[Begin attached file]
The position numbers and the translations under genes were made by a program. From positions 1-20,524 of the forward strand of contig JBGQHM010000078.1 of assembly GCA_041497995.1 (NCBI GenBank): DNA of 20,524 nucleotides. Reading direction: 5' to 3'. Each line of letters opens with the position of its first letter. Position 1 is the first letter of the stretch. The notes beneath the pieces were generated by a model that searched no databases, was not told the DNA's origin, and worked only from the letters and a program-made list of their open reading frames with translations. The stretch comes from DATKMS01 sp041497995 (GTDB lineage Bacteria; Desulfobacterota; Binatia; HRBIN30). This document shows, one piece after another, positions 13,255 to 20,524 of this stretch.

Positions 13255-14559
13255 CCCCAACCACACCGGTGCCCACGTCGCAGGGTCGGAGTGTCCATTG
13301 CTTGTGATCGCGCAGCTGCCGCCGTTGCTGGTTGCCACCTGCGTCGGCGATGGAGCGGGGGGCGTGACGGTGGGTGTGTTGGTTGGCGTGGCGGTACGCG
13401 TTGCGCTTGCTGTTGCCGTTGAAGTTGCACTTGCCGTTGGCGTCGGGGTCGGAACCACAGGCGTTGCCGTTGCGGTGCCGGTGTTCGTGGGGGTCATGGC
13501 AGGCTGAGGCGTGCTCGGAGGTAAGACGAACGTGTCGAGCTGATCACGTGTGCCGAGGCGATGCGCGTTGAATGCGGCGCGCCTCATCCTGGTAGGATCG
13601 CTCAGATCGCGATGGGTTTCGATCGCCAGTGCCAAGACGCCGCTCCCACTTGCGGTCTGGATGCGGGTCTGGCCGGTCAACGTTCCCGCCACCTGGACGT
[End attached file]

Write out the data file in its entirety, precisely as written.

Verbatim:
The position numbers and the translations under genes were made by a program. From positions 1-20,524 of the forward strand of contig JBGQHM010000078.1 of assembly GCA_041497995.1 (NCBI GenBank): DNA of 20,524 nucleotides. Reading direction: 5' to 3'. Each line of letters opens with the position of its first letter. Position 1 is the first letter of the stretch. The notes beneath the pieces were generated by a model that searched no databases, was not told the DNA's origin, and worked only from the letters and a program-made list of their open reading frames with translations. The stretch comes from DATKMS01 sp041497995 (GTDB lineage Bacteria; Desulfobacterota; Binatia; HRBIN30). This document shows, one piece after another, positions 13,255 to 20,524 of this stretch.

Positions 13255-14559
13255 CCCCAACCACACCGGTGCCCACGTCGCAGGGTCGGAGTGTCCATTG
13301 CTTGTGATCGCGCAGCTGCCGCCGTTGCTGGTTGCCACCTGCGTCGGCGATGGAGCGGGGGGCGTGACGGTGGGTGTGTTGGTTGGCGTGGCGGTACGCG
13401 TTGCGCTTGCTGTTGCCGTTGAAGTTGCACTTGCCGTTGGCGTCGGGGTCGGAACCACAGGCGTTGCCGTTGCGGTGCCGGTGTTCGTGGGGGTCATGGC
13501 AGGCTGAGGCGTGCTCGGAGGTAAGACGAACGTGTCGAGCTGATCACGTGTGCCGAGGCGATGCGCGTTGAATGCGGCGCGCCTCATCCTGGTAGGATCG
13601 CTCAGATCGCGATGGGTTTCGATCGCCAGTGCCAAGACGCCGCTCCCACTTGCGGTCTGGATGCGGGTCTGGCCGGTCAACGTTCCCGCCACCTGGACGT